1.1.2 Systems of Land Management
(Technical and Economic Agrarian Structure)

Agriculture-cultivation and use of the land- is a form of production based on the process of growth of animals and plants. In its originalform, man creates food and other articles of consumption by using his labour to cultivate a piece of land. At a very early stage, he attempted to make this work easier by making simple implements and, thus, form capital. Traditional cultivation of the land utilizes, in other words, the conventional production factors labour, land, and capital.

In the modern world and in rudimentary forms even much earlier the farmer runs a type of enterprise. His goal is of an economic nature: he produces in order to cover his own needs, to barter, and in modern. times, to sell. The modern farmer is tied to the overall society by his enterprise. He is dependent upon suppliers and buyers and has to fulfil their wishes and conditions. Modern agriculture is not only an interplay between the soil, solar energy, and labour, but is rather determined by a number of modern factors that originate outside agriculture.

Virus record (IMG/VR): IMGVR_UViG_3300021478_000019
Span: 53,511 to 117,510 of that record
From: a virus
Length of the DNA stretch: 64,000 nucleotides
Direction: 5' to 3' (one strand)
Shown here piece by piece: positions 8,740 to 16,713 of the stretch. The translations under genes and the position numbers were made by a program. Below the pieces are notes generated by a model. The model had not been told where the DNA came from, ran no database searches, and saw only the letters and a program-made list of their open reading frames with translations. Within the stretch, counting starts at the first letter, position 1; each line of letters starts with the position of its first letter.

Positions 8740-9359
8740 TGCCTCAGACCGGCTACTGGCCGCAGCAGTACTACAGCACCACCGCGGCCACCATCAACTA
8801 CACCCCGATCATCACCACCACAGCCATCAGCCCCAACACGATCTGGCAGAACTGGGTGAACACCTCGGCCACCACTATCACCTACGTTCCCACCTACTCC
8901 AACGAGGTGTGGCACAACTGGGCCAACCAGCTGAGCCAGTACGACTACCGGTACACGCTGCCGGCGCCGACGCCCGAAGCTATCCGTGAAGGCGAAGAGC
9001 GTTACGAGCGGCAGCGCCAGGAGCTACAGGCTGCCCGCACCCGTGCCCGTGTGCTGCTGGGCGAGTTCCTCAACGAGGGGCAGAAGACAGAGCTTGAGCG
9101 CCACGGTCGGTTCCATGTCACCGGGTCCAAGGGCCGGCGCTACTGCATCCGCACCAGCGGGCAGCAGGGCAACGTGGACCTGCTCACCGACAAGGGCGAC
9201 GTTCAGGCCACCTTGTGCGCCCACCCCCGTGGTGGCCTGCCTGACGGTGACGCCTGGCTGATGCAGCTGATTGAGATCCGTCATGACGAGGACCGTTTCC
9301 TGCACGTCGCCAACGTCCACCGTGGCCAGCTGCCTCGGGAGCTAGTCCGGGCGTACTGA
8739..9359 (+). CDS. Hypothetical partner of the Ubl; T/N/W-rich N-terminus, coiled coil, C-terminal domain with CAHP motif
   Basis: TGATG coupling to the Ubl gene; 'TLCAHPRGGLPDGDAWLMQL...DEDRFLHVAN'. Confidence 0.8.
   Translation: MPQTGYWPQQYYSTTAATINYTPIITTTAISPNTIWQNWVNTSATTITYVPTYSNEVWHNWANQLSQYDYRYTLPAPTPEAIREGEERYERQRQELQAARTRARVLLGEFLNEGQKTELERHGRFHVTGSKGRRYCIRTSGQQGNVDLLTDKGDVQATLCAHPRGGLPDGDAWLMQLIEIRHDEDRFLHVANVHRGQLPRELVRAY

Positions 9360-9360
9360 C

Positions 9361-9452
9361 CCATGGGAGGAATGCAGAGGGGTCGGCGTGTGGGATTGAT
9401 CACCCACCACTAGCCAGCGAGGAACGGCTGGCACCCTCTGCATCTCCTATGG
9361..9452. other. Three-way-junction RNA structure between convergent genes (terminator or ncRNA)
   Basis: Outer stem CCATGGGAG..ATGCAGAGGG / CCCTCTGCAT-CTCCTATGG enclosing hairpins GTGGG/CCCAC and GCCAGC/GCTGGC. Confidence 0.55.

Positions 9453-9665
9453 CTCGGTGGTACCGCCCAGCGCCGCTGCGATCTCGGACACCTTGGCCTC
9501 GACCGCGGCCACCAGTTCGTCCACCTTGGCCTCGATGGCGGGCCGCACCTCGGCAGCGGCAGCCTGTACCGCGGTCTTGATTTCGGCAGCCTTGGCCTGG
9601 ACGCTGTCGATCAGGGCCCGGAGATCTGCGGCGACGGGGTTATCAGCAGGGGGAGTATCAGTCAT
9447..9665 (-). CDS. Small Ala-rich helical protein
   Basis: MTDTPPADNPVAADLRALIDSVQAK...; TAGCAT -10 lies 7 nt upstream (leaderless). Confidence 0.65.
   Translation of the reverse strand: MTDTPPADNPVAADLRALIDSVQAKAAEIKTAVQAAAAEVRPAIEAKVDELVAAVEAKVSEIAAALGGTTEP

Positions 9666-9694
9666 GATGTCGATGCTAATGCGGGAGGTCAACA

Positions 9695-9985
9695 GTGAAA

In the endeavour to cope with these factors and achieve as productive cultivation as possible, requirements emerge that cannot be met by the individual farmer. The success of his farming depends, therefore, upon the extent to which his efforts are supported by social institutions that help him in the areas in which he reaches the limits of his own possibilities.